www.chalcedon.edu September/October 2008 |
Faith for All of Life
Faith or All o Lie
ship. With Hegel, the state was plainly dened as god walking on earth. Thepresent and working god o society hadbecome the state; the God o Scripture was exiled to heaven.The government, said the modernstate, is upon our shoulders; sovereignty is the prerogative o the state. The statealone is lord, and hence the taxing, gov-erning, and lawmaking power.In terms o this lordship, the statesaid, the earth is the state’s, and theullness thereo, the world and they thatdwell therein. Earlier, the papacy had,in Christ’s name, rightly or wrongly,divided the newly discovered continentsamong the nations. Now the nationsclaimed the earth or themselves. Previ-ously, it had been church lands that were tax-exempt; now, those lands weresteadily limited, and state lands gainedthe privileges o lordship.There was a very grave dierence,however. Church lands paid no taxes,but they provided a vast variety o socialservices. The lands were productive, andthey were usually productively used.These, together with tithes and oer-ings, provided a growing and importantgovernment or Christ’s people. True,there were abuses, but these were palecompared to current statist abuses. When Henry VIII seized church proper-ties, he justied it by indicting relics,and by charges o immorality leveledagainst the monks, more than a little o it invented. Not even Henry VIII coulddeny the validity o their charitable works and ministries.The states, having seized the churchlands, and the whole earth, ostensi-bly or the general welare, made nosuch use o these properties, exceptas national or state parks. Instead, itturned on the people, to tax them withever-increasing taxes, to take care o theneeds once provided or by the tithe andby church lands. Today, taxation hasbecome expropriation, and the greedy power state, owning most o the earth,hurls charges o special privilege againstthe meager church properties, almostexclusively limited now to churches andschools.To add insult to injury, the claim isnow openly and loudly made that taxexemption is a subsidy rom the state!Nothing could be a more fagrant andblasphemous lie. The confict withRome by the early church was over thisissue: who is the lord, Christ or Caesar?I Christ is the Lord, He cannot pay taxes to, or be controlled by, Caesar.The church ought or and gainedexemption rom taxation as a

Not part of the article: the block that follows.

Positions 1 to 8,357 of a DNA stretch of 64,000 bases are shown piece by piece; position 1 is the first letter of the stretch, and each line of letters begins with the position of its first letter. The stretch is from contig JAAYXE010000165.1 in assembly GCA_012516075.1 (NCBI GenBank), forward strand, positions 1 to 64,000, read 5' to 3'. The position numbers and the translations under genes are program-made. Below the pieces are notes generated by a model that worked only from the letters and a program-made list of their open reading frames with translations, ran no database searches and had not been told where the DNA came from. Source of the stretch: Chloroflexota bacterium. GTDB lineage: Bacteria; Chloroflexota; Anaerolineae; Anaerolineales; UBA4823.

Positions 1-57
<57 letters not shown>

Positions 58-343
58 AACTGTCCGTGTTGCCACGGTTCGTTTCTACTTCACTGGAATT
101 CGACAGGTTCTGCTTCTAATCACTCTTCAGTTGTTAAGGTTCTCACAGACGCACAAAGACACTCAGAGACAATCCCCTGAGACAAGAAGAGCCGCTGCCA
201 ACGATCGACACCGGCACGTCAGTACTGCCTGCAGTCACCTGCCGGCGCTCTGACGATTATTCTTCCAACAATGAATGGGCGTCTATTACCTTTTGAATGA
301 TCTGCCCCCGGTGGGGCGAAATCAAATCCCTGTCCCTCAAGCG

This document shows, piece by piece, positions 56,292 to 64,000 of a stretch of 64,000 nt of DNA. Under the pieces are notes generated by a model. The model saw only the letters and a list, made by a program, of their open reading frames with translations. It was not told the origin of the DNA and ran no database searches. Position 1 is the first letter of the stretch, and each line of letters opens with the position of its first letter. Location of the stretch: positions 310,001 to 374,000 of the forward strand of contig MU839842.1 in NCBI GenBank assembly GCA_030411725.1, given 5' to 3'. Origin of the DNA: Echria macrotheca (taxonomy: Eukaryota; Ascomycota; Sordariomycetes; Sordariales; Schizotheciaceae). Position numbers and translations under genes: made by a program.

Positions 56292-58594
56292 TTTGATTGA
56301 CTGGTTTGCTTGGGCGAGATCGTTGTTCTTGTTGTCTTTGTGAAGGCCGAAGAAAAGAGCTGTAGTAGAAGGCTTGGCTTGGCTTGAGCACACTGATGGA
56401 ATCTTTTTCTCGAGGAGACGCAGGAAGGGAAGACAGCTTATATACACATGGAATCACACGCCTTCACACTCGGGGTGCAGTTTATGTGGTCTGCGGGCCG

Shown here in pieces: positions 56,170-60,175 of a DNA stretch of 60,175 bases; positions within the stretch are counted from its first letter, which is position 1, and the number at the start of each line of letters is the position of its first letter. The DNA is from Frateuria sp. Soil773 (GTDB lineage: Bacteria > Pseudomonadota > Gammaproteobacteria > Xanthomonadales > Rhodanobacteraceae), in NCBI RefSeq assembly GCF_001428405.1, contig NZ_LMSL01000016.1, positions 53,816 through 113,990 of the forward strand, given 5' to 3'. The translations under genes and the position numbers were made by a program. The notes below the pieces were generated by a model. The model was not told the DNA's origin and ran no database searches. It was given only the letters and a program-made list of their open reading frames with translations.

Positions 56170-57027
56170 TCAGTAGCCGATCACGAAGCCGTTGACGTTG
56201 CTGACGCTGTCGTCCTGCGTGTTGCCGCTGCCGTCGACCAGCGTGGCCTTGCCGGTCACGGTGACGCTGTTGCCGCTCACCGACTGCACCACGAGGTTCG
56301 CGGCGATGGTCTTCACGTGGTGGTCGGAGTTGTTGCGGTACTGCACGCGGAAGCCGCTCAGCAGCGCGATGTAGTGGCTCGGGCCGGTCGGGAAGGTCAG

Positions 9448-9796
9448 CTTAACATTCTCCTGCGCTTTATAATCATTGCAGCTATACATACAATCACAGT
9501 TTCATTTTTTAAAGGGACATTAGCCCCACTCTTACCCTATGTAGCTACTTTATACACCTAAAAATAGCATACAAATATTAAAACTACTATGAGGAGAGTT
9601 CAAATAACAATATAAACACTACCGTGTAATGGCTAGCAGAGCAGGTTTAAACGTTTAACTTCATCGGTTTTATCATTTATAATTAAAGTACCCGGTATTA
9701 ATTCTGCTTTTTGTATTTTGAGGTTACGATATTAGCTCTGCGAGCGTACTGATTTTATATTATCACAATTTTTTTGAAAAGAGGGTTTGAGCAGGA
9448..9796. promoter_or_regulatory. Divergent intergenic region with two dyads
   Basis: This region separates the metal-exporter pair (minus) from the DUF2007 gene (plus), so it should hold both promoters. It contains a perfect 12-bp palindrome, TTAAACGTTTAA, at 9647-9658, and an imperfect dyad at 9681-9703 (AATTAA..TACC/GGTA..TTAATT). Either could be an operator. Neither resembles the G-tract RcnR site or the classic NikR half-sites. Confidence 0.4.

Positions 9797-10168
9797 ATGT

,a oreign power, an embassy o the Kingo kings. Christians are ambassadors o Christ (2 Cor. 5:20; Eph. 6:20). OurEnglish words
. The church is anembassy whose duty it is to conquer the whole world, and to make all nations,peoples, tribes, tongues, vocations, andareas o lie aspects o Christ’s parish.The embassy is under God’s sover-eignty, law, and taxation. The early church, as part o its mission, took inthe abandoned babies o the pagans.(I a woman could not, in those days,abort her baby successully, she had itabandoned at birth. In Rome, the babies were abandoned under the bridges, where wild dogs could speedily dis-pose o them. The Christians collectedthese abandoned babies, passed themaround among church members, andreared them in the aith, as a step in theChristian conquest.) Another aspect o the early church’s mission was the careo the sick, aged, and needy in its ownmidst, and, as ar as possible, amongtheir pagan neighbors. These ministries were resented by Rome, which regardedthem rightly as a orm o government.Rome saw the early church as arevolutionary and tax-dodging organiza-tion. Tax-dodging is, in the eyes o thestate, a most serious oense; money is the lieblood o the state, and, tothreaten the state’s source o taxes is tothreaten its lie. Everything was done todeame these “tax-dodgers”: they werecalled cannibals and sacricers o humanbeings. (The communion service, theslander held, involved eating the fesho the babies the Christians rescued,and drinking their blood.) They wereaccused o the sexual crimes which actu-ally marked the Romans. (The Chris-tians obviously loved one another, andthe Romans could not dissociate loverom lust, and they hence concludedthat sexual rites marked the lie o thechurch.) On and on the deamation went, seeking to discredit the churchand its work.Today we have the same process at work. The churches, we are told, arerich, and the pastors rolling in money.The act is that, in 1980, the averagepay o church pastors in the UnitedStates was $10,348 a year. (In 1976, ed-eral authorities called everything below $15,000 poverty.) Fourteen percent o all pastors earned less than $6,000 andhad to support themselves through oth-er jobs; only ve percent earned morethan $15,000. In the same year, truck drivers averaged $18,300, electricians$18,000, lawyers $25,000, and dentistsover $40,000. The “rich” clergy is not sorich! (Because many are provident andthrity, they are mistaken or rich be-cause they make a little go a long way.)But what o the rich television and radiopreachers?
, and likepublications have been outspoken intheir attacks on all this “wealth.” Little issaid, however, o the high costs o suchcommunications, and the normally very careul use o all unds received. Theabusers are ew, and, as compared withmisuse o public unds by statist ocersand agencies, a comparative rarity.